– If you do not have a chosen deity, one that you link into often, choose a deity or familiar spirit that links into the animal you are trying to protect – see the list below for some ideas.
Cast a circle and invite your pet to join you or place their photo on your altar.
Cleanse and bless the photo, candle, knife, paper containing protective symbol and the name tag.
Looking at your pet or the photo and fixing him/her clearly in your mind, ask your chosen deity/ ancestors etc to bless and protect your pet
Envisage him/her surrounded by a white, protective light that casts off all negativity
If your pet is with you, roll the paper amulet into the name and address tag and attach it whilst repeating your request
If not, hold the amulet and ask that it may assist in protecting your pet
Close your circle
If you were not able to keep your pet in circle with you, go and find them immediately and attach the tag to their collar, repeating your request whilst you do this
To add to the ritual
Draw the protective symbol whilst in circle, after blessing the pen/paper and whatever else you use to create it
Sprinkle catnip and valerian in the circle for your feline pet. Foxes and some dogs love valerian too,
Burn incense made of protective herbs and resins such as basil, sandalwood, frankincense, benzoin, catnip, jasmine, marigold, rosemary, valerian or wormwood during the ritual
Another, more traditional idea involves naming your pet in a specific ritual for this purpose and giving them two or three names, one of them secret. The logic behind this is that no harm can come to them if no-one but you and them knows their secret name.
Protecting wild animals …
This is the most frustrating piece or work you can undertake. Frustrating because you can’t truly protect wild animals from all the dangers they encounter on a daily basis (most of these from Man) and you can drive yourself round the twist trying to protect everything you see. My advice is to limit yourself to those animals close to your heart and to situations where you can make a difference.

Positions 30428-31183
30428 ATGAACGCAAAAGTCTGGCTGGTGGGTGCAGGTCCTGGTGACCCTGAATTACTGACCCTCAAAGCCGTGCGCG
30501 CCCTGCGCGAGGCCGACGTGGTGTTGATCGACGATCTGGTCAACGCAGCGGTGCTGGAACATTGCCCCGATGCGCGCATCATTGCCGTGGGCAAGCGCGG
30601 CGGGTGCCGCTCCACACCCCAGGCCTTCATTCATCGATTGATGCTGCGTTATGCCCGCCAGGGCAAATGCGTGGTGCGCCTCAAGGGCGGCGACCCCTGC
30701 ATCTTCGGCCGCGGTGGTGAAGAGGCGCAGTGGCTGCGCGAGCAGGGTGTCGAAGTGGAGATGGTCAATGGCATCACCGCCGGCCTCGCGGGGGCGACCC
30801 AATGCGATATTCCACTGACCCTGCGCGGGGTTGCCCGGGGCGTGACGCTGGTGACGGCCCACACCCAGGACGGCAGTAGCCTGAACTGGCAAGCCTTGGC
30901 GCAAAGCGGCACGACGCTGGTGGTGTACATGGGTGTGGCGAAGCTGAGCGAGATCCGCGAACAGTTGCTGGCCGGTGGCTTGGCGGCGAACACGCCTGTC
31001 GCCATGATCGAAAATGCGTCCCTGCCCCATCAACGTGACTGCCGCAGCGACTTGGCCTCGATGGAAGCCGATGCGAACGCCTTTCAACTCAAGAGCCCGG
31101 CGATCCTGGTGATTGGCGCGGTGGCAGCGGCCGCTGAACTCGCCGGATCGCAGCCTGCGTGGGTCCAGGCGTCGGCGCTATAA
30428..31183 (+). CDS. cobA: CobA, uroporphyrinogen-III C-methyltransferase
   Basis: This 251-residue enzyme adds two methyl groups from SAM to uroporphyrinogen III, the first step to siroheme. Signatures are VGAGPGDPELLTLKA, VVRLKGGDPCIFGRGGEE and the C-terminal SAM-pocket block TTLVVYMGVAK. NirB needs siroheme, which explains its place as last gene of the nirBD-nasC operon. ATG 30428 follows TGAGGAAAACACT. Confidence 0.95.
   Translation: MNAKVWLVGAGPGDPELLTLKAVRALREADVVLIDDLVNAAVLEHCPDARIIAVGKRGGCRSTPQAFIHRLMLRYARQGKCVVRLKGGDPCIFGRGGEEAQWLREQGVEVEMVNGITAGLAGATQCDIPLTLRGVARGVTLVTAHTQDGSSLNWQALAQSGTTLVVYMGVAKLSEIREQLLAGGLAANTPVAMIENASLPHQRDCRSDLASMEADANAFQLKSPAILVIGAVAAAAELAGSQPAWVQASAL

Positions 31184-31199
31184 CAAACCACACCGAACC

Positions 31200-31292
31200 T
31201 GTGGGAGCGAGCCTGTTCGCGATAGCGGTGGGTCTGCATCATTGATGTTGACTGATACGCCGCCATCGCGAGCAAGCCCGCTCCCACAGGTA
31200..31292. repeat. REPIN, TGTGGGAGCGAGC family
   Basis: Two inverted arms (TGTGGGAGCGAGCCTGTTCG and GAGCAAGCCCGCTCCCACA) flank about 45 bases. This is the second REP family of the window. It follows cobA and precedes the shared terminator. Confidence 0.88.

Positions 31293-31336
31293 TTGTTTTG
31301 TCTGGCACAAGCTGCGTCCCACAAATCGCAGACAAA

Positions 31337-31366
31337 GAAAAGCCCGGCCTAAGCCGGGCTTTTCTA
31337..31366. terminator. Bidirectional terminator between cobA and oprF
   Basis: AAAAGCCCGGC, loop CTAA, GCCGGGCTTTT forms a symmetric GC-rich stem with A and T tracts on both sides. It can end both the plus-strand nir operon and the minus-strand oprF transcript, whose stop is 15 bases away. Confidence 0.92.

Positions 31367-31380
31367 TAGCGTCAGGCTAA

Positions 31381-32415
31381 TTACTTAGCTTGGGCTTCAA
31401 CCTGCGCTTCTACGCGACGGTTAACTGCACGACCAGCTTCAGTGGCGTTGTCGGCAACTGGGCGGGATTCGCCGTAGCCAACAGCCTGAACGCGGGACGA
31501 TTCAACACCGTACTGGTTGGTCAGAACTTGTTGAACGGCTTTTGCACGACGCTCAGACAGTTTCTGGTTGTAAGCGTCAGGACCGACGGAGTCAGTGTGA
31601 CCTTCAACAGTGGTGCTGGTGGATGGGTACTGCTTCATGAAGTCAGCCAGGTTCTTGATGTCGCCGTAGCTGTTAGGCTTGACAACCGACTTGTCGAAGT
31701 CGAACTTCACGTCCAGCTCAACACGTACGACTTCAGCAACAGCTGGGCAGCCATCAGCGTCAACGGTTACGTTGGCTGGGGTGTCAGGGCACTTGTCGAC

Once again, practical steps you can take include:
– ensuring your garden or allotment is wildlife friendly and as far as possible, organic
– campaigning against development on green belt land and open spaces
– feeding wildlife in a responsible way
– making sure your refuse is not easily accessible and that broken glass, tins etc are well-wrapped up and safe from hungry mouths and paws
– learning how to rescue wild animals and have contact numbers for your nearest wild and tame animal sanctuaries plugged into your telephone so that you are prepared in case of an emergency
– volunteering at an animal sanctuary
Ritually, a quick and easy way to keep animals from harm is once again to cast a protective circle around them. I do it by looking at the animal or bird and casting a white circle of light around them nine times – nine times because it takes that long for the circle to “take” in my brain and to project it – you will know when it has “taken” and is in place so don’t feel you have to stick to the nine times if you can do it more quickly.
Another I have tried that works is attempting to link into the animal’s thoughts and picture an outcome that will leave them unharmed. Difficult to do in circumstances where there is not much time, so do practice beforehand. I have only employed this when the animal or bird is in front of me which makes linking to them easier and when the situation means I don’t have time to do the nine circles.
One last idea is also one that has worked for me – a sincere and deep-felt wish for the animal to move away from danger, sent fast towards the animal. I tend to do this mostly for birds on the street who are at risk of being hurt by cars although I have also employed it effectively for foxes, cats who do not know me and other animals I see in danger who I can’t get near enough to help.
Protecting wild animals from your pets …
An appeal to the guardians of your garden helps tremendously, as do all the usual logical actions such as putting a large bell (or bells) on your cat, keeping your dog on a lead, feeding your pet before it goes out and not letting cats out after dusk and before dawn.